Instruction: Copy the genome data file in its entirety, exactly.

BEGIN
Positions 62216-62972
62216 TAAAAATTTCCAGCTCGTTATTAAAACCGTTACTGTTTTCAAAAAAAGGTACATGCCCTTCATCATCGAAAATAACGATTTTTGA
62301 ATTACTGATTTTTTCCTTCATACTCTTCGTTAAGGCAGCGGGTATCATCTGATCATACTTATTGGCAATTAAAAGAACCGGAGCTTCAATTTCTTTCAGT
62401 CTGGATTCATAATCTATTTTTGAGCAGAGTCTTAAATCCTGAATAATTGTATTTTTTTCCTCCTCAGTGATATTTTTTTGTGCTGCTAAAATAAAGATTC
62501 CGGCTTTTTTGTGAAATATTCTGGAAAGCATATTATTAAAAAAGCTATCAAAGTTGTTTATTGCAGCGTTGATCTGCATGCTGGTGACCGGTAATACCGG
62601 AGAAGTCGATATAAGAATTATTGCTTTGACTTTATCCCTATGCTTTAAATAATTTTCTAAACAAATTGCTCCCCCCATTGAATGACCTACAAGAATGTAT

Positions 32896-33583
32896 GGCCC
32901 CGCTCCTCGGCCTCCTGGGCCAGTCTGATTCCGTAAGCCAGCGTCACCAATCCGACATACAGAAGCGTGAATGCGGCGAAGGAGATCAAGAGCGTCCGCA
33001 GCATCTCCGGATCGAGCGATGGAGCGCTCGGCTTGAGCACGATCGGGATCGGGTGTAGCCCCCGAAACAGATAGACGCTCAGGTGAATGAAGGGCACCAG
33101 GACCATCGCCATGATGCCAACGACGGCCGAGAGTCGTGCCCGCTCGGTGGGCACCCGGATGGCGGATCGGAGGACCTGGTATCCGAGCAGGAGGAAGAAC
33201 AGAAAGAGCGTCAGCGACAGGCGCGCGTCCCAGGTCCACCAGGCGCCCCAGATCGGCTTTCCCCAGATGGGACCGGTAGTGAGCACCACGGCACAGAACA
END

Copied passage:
Positions 62216-62972
62216 TAAAAATTTCCAGCTCGTTATTAAAACCGTTACTGTTTTCAAAAAAAGGTACATGCCCTTCATCATCGAAAATAACGATTTTTGA
62301 ATTACTGATTTTTTCCTTCATACTCTTCGTTAAGGCAGCGGGTATCATCTGATCATACTTATTGGCAATTAAAAGAACCGGAGCTTCAATTTCTTTCAGT
62401 CTGGATTCATAATCTATTTTTGAGCAGAGTCTTAAATCCTGAATAATTGTATTTTTTTCCTCCTCAGTGATATTTTTTTGTGCTGCTAAAATAAAGATTC
62501 CGGCTTTTTTGTGAAATATTCTGGAAAGCATATTATTAAAAAAGCTATCAAAGTTGTTTATTGCAGCGTTGATCTGCATGCTGGTGACCGGTAATACCGG
62601 AGAAGTCGATATAAGAATTATTGCTTTGACTTTATCCCTATGCTTTAAATAATTTTCTAAACAAATTGCTCCCCCCATTGAATGACCTACAAGAATGTAT

Positions 32896-33583
32896 GGCCC
32901 CGCTCCTCGGCCTCCTGGGCCAGTCTGATTCCGTAAGCCAGCGTCACCAATCCGACATACAGAAGCGTGAATGCGGCGAAGGAGATCAAGAGCGTCCGCA
33001 GCATCTCCGGATCGAGCGATGGAGCGCTCGGCTTGAGCACGATCGGGATCGGGTGTAGCCCCCGAAACAGATAGACGCTCAGGTGAATGAAGGGCACCAG
33101 GACCATCGCCATGATGCCAACGACGGCCGAGAGTCGTGCCCGCTCGGTGGGCACCCGGATGGCGGATCGGAGGACCTGGTATCCGAGCAGGAGGAAGAAC
33201 AGAAAGAGCGTCAGCGACAGGCGCGCGTCCCAGGTCCACCAGGCGCCCCAGATCGGCTTTCCCCAGATGGGACCGGTAGTGAGCACCACGGCACAGAACA